Leadership Project

The most exciting (and challenging) element of the program was the culmination of two+ years of learning into one experience. Students were invited to create either a project — to be executed in or around the organizations where they work — or a theoretical article.

Having been so enamored with the ideals of servant-leadership — and realizing that very little scholarship or literature has been written about the practical uses of the philosophy within philanthropy — I chose to write a thorough, well-researched article.

About the Theoretical Article

There is an academic and public void with regard to servant-leadership and philanthropy. Some have explored the subject from the perspective of donors and philanthropies — including the philosophy’s namesake, Robert Greenleaf — while others have loosely affirmed that servant-leadership is a noble pursuit. However, very few (if any) existing resources suggest actionable behaviors.

For example, Spears (2010) suggests that listening is a top characteristic of a servant-leader — along with empathy, healing, awareness, persuasion, conceptualization, foresight, stewardship, commitment to the growth of people, and building community — though virtually none of the available literature explains how a fundraiser might effectively listen to increase philanthropy.

This void presented a tremendous opportunity to create a comprehensive, current review of the core servant-leadership characteristics, while assigning three behavioral practices to each of the traits.

Where the Research Meets the Road

Though academic in nature, the culminating article resembles something like a “field guide” for fundraisers, nonprofit leaders, and other stakeholders to lean into servant-leadership to improve and bolster philanthropy.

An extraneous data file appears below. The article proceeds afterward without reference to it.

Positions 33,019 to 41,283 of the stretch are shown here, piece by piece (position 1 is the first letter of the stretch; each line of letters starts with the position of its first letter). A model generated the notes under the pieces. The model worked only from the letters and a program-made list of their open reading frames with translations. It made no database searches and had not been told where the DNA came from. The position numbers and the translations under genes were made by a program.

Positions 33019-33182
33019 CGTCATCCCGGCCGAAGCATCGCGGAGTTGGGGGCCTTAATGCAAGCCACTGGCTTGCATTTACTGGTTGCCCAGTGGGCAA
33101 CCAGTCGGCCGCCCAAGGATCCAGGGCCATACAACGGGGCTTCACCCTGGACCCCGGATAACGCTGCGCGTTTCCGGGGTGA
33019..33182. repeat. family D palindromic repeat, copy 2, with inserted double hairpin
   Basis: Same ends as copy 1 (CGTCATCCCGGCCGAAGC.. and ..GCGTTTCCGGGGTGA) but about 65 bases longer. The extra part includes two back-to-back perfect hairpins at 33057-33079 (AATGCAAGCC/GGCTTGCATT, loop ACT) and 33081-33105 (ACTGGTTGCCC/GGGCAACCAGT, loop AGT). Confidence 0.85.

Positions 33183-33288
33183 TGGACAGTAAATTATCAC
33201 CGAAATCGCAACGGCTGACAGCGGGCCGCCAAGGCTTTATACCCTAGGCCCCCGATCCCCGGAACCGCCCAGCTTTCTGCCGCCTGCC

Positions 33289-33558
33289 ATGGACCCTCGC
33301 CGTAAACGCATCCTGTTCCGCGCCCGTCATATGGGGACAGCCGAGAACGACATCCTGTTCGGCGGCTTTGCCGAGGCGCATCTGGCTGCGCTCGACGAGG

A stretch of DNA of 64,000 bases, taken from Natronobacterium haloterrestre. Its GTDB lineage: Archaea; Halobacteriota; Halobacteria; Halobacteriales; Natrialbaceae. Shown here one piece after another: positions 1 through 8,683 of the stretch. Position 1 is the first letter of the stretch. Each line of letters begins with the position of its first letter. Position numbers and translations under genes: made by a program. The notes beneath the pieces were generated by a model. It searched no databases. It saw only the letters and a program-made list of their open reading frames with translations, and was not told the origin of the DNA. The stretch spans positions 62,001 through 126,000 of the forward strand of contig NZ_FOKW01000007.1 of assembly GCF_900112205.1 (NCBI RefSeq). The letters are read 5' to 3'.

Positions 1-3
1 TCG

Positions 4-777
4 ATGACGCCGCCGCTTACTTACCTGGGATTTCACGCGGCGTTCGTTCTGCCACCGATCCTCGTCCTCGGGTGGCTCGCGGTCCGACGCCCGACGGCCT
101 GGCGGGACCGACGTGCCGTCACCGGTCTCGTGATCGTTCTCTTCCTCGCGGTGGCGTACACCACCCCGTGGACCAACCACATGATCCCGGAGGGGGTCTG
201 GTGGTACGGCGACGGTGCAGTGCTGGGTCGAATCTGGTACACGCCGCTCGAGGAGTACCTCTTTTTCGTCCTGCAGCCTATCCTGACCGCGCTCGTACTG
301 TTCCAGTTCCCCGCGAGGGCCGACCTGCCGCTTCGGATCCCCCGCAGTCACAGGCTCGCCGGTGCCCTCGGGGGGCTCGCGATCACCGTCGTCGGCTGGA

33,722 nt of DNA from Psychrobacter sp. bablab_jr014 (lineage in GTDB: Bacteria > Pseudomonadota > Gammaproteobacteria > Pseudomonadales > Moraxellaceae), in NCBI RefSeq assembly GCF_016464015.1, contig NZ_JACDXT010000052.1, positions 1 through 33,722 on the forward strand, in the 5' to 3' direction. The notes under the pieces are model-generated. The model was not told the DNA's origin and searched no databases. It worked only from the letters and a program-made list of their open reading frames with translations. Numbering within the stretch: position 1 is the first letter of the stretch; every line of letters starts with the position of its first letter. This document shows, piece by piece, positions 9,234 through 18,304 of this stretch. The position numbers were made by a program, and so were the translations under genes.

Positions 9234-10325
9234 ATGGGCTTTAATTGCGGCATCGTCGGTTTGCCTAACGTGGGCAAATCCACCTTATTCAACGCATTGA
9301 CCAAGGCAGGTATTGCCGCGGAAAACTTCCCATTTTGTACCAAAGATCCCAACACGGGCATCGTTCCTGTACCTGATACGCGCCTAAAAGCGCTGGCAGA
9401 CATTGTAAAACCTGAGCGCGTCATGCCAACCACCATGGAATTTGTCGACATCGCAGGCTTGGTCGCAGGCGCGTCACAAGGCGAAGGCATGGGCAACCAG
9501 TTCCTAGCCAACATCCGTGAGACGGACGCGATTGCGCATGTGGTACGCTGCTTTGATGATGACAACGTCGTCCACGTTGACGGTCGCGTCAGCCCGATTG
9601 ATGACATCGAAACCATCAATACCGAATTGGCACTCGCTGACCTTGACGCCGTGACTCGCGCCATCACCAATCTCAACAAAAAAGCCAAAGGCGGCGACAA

A rigorous dive into Robert Greenleaf’s early writing — some of which specifically centers around philanthropy — to other essays, books, and articles encouraged a comprehensive review of the competencies learned during my graduate journey. This knowledge included empathetic listening, systems thinking, organizational communication, and myriad other elements.

The benefits of the project were ostensibly two-fold:

  • Personal Mastery: First, it was vital — to the best of my ability — to fully understanding the ideals and tactical practices of servant-leadership and how this would impact my professional and personal life (Senge, 1990/2006).
  • Reach and Engagement: Moving the article from being theoretical to practical was essential. Colleagues in the nonprofit space — at a few professional service organizations and even a podcast company — have asked to publish the paper (in full form and distilled essays) with interest in presentations of the findings on conference workshops and on webinar/podcast episodes.

The Servant-Raiser Field Guide

Those interested in 30 actionable ways to practice servant-leadership in philanthropy can download The Servant-Raiser Field Guide freely:

Activating the Core Characteristics of Servant-Leadership to Improve nonprofit Philanthropy

If you wish to receive more details about the research as it becomes more public, please visit the contact page and enter your details!


References

Senge, P. M. (2006). The fifth discipline: The art & practice of the learning organization. Doubleday. (Original work published in 1990).

Spears, L. C. (2010). Character and servant leadership: Ten characteristics of effective, caring leaders. Regent University. https://www.regent.edu/journal/journal-of-virtues-leadership/character-and-servant-leadership-ten-characteristics-of-effective-caring-leaders/